There's little worse for a film critic than watching a perfectly good idea for a movie be bungled in its adaptation to the big screen. Limitless falls into this category, however, with a brilliant concept that ends up so sloppy and poorly written that it made me want to open my laptop and start writing a new script.
The story is based on Alan Glynn's novel "The Dark Fields" about a drug that rewires your brain so that instead of having access to the usual 20% of your neural capacity, you can utilize all of your brain. Every memory is eidetic, everything you've ever seen, heard, learned, touched, tasted can instantly be integrated into your experiences and, as Eddie Morra (Bradley Cooper) learns, you can master foreign languages in just a day or two and become an accomplished pianist in about the same time. Who wouldn't revel in a drug that offered that capability?
Problem is, to make a movie you need drama, tension, good and bad characters and it's the interplay between them that makes things interesting and engaging. In Watchmen, for example, the ultimate bad guy is the smartest man on Earth, because he's smart enough to see the inevitable progression of man and society. In Limitless, they couldn't decide whether to make it a morality play about Morra gaining abilities as "Enhanced Eddie" at the price of his humanity, or to simply let him be the protagonist overcoming a variety of increasingly ridiculous obstacles, which made for an awful confusing narrative.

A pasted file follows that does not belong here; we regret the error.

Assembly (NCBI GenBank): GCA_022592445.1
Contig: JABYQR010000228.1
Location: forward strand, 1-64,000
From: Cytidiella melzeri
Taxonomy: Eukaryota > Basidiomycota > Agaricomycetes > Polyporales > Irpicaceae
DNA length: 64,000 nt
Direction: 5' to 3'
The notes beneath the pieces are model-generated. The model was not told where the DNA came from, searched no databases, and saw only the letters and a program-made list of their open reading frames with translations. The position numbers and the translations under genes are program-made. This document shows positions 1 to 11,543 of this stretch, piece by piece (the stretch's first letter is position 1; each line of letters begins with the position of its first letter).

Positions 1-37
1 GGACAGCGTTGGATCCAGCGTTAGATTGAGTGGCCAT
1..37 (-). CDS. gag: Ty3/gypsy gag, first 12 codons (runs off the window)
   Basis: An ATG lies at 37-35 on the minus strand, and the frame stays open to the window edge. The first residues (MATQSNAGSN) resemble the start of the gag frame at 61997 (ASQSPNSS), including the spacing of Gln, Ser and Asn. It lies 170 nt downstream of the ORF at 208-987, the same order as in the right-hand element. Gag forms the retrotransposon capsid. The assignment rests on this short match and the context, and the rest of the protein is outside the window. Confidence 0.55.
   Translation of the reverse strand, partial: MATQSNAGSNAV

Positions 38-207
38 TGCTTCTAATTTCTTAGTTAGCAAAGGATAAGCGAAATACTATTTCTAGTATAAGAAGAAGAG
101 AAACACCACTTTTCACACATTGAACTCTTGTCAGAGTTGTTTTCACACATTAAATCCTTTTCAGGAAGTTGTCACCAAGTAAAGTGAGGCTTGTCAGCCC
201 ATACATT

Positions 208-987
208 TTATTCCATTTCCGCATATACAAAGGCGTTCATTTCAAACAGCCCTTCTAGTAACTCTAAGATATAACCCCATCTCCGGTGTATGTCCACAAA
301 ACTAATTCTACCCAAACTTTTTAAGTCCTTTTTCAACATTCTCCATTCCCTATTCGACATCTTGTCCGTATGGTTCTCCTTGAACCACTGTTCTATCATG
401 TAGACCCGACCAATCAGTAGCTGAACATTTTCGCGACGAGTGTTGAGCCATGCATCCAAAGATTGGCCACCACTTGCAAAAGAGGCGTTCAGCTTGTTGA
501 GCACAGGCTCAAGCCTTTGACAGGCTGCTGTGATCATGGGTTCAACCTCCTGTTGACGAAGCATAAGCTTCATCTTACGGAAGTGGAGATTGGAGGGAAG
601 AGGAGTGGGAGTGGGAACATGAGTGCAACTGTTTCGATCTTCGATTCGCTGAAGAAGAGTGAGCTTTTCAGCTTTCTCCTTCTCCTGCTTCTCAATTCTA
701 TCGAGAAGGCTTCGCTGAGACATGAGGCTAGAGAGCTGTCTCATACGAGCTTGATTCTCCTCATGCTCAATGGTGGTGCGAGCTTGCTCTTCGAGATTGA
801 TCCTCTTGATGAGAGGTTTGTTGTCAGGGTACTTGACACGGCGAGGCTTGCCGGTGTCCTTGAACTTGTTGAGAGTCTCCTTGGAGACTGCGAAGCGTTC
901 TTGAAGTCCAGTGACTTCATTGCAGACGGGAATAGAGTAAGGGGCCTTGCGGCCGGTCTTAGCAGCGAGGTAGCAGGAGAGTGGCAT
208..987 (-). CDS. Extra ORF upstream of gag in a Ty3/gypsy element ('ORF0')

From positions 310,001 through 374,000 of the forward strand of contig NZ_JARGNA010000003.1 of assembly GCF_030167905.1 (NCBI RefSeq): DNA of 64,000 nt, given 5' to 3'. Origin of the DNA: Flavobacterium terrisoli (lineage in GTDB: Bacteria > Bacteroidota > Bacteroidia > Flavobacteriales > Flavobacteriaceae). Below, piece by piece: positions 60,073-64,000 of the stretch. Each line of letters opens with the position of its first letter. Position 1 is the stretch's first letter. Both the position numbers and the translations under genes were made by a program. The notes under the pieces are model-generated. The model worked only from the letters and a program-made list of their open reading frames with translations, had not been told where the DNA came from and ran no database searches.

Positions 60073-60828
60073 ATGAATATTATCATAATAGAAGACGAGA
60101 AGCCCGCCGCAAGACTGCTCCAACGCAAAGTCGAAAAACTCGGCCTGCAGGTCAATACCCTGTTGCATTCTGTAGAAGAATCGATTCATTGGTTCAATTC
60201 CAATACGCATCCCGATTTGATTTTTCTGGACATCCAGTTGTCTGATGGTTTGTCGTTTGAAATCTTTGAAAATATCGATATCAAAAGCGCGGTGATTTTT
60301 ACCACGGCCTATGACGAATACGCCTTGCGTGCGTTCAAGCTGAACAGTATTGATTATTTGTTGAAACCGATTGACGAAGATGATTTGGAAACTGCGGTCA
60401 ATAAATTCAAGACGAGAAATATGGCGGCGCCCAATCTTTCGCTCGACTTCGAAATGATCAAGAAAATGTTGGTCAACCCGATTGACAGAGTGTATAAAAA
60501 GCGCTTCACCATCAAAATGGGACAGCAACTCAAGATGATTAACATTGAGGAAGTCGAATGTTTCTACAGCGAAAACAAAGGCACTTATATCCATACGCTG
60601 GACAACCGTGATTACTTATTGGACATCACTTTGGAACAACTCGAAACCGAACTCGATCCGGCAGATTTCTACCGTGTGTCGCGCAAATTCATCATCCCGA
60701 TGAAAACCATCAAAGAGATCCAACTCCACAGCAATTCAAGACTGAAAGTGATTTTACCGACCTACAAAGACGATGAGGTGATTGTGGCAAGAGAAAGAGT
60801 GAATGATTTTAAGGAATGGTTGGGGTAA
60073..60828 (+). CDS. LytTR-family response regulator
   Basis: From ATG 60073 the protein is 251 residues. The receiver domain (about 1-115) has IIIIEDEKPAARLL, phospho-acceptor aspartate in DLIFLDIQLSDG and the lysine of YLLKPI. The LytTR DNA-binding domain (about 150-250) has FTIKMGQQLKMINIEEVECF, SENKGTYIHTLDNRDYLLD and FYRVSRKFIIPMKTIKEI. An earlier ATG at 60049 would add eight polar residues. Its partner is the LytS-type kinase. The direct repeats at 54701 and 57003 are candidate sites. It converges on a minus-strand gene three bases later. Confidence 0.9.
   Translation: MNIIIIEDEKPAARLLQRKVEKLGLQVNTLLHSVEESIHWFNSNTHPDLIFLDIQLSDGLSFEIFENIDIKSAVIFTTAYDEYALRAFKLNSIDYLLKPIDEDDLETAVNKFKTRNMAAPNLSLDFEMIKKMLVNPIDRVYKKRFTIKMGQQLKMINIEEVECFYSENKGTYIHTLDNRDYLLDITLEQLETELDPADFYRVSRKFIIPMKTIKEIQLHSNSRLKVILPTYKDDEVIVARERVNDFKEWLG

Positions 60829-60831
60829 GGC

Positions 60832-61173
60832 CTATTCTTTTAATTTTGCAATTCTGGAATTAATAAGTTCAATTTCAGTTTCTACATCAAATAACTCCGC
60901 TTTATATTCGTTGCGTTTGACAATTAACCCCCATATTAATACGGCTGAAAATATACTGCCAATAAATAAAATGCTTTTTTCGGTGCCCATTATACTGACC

The least coherent character in the film is his on-again, off-again girlfriend Lindy (Abbie Cornish) who dumps Eddie for being a do-nothing slacker at the beginning of the film, then finds him attractive once he starts taking NZT-48 (as the mystery drug is called), then dumps him when she realizes his newfound attitude is due to drugs. It's a distinctly post-modern conscience.
With a stronger director and a tighter focus on the point of the story, Limitless could have been a splendid movie. It certainly had its fair share of excitement, interesting visual effects and attractive actors and shooting locations. But it's a confection without any substance, a film without a narrative soul, and as such, ended up leaving this critic wishing for something that had a point to make and a more satisfying conclusion.
There are so many plot holes that this entire review could just list them. Eddie bumps into his former brother-in-law Vernon (Johnny Whitworth), who offers him the new miracle drug "that costs $800/pill", but when he finds Vernon murdered (by whom?) Eddie calls the cops, then frantically turns Vernon's luxury apartment to find his stash. Problem is, he finds one ziploc of pills that somehow spawn at least two more during the progression of the film. At $800/pill.
Then there's the ultimate in stupid storylines with Eddie realizing that his newfound cognitive abilities -- "suddenly math became useful" -- would let him invest in the stock market and earn money incredibly fast. But his $2000 isn't enough, so he goes to thuggish Slavic loan-shark Gennedy (Andrew Howard) to borrow $100K. Uhm, what? Why on Earth would Eddie do that? When he quickly turns the borrowed money into a portfolio worth $2.5million, why wouldn't he promptly withdraw $100K + interest and pay Gennedy back? Because he's needed to propel the plot and sure enough, he shoves Eddie to the ground and, upon finding a tab of NZT48, takes it and decides it's terrific and he wants more.